One final note, which isn't related to anything - the all-time best athlete appearance on SNL was Joe Montana uttering the words "I'm going upstairs to masturbate"

At 9/29/2006 3:58 PM, Anonymous Aaron said...

DLIC, as the token Orthodox Jew around here, I want to briefly note that the shtetl is losing/has already lost its cultural relevence to the Jews. Obviously accuracy must sometimes be sacrificed for poetry, and I understand your need for a metonymic companion for 'the hardwood', so I won't complain too loudly.

The McSweeney's piece in general, while overly dramatic, managed to frame a tired situation in new terms and I applaud you for it.

Nobody yet has managed to explain the sheer depths of idiocy the Knicks have sunk to in the past few years. I don't think we'll ever understand why Isiah and Dolan did as they did. But a story arc of foolish pride followed by anxious and clumsy attempts at atonement makes as much sense as any.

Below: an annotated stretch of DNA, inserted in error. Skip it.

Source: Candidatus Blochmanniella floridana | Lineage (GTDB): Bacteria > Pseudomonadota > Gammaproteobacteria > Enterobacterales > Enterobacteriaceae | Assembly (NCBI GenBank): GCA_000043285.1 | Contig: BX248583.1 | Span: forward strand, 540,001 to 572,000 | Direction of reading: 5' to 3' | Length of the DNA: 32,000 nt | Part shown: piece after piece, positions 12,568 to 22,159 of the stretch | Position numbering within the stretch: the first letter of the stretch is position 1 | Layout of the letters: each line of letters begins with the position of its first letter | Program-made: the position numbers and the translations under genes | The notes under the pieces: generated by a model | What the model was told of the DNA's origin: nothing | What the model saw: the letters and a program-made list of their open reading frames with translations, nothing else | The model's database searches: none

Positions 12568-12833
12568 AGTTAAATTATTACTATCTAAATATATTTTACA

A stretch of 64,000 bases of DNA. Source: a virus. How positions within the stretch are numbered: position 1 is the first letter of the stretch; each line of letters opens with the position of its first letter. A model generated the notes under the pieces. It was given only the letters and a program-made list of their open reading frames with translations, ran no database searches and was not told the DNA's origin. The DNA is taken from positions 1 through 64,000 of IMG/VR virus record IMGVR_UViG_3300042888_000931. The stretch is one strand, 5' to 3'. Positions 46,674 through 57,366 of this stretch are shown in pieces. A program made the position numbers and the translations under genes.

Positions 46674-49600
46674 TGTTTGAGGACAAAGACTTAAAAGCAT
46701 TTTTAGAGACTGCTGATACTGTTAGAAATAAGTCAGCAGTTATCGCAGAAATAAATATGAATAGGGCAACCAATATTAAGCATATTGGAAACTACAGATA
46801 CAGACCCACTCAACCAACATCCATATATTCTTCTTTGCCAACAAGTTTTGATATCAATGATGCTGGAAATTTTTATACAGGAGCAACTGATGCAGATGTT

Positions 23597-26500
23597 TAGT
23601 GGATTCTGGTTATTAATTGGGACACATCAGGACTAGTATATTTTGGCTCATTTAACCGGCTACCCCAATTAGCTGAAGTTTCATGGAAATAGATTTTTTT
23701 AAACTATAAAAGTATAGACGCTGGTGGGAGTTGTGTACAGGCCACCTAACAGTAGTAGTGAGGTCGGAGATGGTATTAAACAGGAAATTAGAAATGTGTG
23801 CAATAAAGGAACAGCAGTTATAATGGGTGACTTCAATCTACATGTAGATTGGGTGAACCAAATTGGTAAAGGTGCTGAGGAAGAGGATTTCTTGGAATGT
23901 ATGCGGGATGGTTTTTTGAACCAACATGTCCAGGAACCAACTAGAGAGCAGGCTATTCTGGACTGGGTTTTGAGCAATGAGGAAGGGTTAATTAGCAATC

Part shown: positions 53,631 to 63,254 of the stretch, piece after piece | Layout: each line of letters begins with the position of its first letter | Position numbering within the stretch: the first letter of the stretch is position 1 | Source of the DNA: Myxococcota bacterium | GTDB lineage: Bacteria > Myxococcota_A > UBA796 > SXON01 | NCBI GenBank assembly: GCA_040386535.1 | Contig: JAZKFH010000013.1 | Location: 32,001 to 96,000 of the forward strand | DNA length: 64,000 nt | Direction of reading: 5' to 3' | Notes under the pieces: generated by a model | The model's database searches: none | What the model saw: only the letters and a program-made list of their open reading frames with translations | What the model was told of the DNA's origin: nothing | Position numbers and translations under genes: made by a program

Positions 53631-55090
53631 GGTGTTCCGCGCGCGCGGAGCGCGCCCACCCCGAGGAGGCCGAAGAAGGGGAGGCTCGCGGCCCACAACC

One thought I've entertained is that of the shadow cast over the New York sports scene by George Steinbrenner's example. The Wilpons have been forced to follow it, albeit sometimes clumsily, and the Rangers followed it for a while before the labor stoppage forced them to reconsider. The line we've heard repeatedly about the Knicks from Isiah is that New York won't tolerate a rebuilding process. Everyone here dismissed that as the bullshit it is, but perhaps Isiah got the idea from watching Steinbrenner at work? Perhaps his guiding principle has been that the only successful business model in New York sports is the Steinbrenner model?

Maybe the fundamental issue to be examined here is why the Steinbrenner model doesn't work in basketball as it does in baseball.

At 9/29/2006 4:25 PM, Blogger Bethlehem Shoals said...

i don't know, i think that the shtetl has some resonance among cultural history types.

what fascinates me about the knicks piece, and why the theological angle makes so much sense, is that franchise management is often cast as a moral question. like because these teams mean so much to so many people, fucking them up is actually some sort of sin. when, in fact, it's simply stupid from a competitive standpoint and potentially and potentiall bad for business.

we've heard time and time again what a crime unto basketball it is that this team in particular is a mess; if there is such a thing as the NBA gods, certainly the knicks should bow down and atone. right?

At 9/29/2006 10:56 PM, Anonymous torgo said...